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What Are The Three Basic Lines Of Physical Security?

Physical security refers to the actions you make to protect your assets, buildings, and property from threats and intruders. As the first line of defense, you have the responsibility of securing visitor management. For instance, you can collect visitor IDs and run background checks on every person who comes in.

But if you want to go the extra level, you should design an effective physical security system. Your security program must touch on the three basic lines of physical security—outer perimeter, inner perimeter, and the building interior.

What should you do to protect those three lines? Keep on reading to find out.

1. Securing the Outer Perimeter

Your facility’s outer perimeter is defined by the actual lines of the property. For security, you must be able to monitor and control who can walk and drive to your property grounds.

These measures can include installing a locked gate protected by guards, planting a simple hedge around the property, or adding a barbed-wire fence. The extent of the perimeter security you install must depend on the risk of an intruder gaining or attempting access to your property.

2. Securing the Inner Perimeter

Inner perimeter refers to the doors, walls, and windows of your facilities. In securing them, you can use alarm security systems that can warn you of an entrance breach. You can also make use of locks, access controls, keys, key controls, and electronic visitor management systems.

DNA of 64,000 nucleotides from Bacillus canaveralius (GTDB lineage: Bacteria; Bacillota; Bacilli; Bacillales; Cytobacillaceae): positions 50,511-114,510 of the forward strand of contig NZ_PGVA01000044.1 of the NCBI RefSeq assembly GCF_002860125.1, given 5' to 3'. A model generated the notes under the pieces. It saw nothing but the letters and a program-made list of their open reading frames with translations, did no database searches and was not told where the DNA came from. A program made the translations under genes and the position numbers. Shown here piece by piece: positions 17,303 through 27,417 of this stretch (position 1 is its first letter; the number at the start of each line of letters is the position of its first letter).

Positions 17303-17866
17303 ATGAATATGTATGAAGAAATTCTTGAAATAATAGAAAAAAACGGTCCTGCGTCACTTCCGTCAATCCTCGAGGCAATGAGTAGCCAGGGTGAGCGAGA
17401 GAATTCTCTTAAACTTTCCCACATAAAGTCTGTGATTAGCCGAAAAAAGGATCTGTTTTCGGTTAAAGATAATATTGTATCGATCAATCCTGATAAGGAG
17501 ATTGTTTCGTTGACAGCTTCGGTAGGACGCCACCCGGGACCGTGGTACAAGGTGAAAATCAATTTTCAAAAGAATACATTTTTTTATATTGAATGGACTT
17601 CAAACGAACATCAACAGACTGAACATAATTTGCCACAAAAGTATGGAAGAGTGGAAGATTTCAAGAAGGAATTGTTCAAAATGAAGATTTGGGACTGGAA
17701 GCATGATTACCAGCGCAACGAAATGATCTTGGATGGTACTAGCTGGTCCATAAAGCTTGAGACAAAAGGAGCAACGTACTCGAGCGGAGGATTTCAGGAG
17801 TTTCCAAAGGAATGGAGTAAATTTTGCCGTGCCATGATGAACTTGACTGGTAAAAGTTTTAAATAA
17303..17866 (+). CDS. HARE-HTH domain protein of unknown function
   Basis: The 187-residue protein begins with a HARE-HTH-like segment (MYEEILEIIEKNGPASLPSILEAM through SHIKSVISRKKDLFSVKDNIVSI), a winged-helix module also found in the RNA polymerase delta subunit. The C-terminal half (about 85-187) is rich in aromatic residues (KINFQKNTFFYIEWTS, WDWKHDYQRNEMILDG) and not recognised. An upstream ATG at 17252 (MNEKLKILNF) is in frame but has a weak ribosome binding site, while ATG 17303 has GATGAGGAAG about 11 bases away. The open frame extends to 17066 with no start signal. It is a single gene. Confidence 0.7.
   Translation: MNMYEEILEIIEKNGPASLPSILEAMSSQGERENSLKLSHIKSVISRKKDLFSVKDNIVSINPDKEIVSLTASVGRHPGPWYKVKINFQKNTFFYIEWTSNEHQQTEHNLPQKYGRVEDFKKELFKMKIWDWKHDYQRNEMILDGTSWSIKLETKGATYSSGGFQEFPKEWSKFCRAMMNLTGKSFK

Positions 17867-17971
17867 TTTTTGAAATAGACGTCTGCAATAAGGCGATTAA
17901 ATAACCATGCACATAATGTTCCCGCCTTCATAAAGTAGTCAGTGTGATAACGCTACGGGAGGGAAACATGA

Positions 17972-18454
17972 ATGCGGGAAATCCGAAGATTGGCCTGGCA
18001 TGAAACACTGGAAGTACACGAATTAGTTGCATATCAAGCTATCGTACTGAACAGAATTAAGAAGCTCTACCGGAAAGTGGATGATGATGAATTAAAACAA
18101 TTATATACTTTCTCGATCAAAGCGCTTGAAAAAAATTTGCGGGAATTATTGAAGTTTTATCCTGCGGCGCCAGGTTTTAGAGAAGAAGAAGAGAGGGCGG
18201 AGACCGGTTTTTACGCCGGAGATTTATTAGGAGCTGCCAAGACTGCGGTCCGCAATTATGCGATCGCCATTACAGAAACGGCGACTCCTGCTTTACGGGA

3. Securing the Building’s Interiors

For interior security, you have to invest in protecting employee offices and all of the confidential information they hold. In monitoring the interior spaces, it is important to invest in motion detecting security cameras, access control systems, and alarm systems.

For the best security you can provide for your business, it’s essential to invest in measures that would protect each of the three levels. With risk management, the best move is staying proactive. 

Learn more about it by checking out SIA Online’s article on the basics of risk management for business executives.

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